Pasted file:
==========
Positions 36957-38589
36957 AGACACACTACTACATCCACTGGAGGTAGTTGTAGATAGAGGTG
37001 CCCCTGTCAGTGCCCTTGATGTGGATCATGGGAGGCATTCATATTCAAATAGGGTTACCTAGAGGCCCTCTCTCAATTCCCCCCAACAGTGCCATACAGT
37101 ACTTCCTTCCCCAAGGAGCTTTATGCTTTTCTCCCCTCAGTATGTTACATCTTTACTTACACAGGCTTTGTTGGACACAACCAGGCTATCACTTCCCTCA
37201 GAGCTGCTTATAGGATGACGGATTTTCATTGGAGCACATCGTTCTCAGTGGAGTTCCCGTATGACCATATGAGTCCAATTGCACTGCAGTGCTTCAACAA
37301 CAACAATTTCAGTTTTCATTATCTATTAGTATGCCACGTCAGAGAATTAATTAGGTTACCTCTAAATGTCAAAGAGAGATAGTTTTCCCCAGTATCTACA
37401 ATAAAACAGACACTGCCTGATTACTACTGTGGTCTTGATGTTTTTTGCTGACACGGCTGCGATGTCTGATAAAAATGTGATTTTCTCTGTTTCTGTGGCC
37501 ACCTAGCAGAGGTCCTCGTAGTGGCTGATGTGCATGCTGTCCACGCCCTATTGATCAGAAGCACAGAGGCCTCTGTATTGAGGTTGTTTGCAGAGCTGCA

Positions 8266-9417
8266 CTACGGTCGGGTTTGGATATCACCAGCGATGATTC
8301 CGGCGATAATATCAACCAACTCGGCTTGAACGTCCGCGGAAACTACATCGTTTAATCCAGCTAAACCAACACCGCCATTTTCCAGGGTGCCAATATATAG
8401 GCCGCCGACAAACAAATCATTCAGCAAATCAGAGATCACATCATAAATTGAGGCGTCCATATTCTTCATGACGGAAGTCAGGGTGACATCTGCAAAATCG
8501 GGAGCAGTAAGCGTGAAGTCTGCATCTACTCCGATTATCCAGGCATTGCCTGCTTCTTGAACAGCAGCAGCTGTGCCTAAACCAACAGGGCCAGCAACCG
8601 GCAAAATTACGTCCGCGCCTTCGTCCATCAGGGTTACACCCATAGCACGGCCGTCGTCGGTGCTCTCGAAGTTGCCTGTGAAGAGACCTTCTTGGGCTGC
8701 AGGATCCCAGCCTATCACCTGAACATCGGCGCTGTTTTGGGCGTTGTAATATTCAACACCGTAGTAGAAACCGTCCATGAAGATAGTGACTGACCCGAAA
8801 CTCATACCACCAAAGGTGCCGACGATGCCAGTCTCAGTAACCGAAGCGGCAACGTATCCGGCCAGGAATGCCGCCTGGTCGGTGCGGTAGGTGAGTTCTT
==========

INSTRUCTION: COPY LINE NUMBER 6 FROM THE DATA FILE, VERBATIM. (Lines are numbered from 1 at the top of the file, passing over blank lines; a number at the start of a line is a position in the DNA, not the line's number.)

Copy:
37301 CAACAATTTCAGTTTTCATTATCTATTAGTATGCCACGTCAGAGAATTAATTAGGTTACCTCTAAATGTCAAAGAGAGATAGTTTTCCCCAGTATCTACA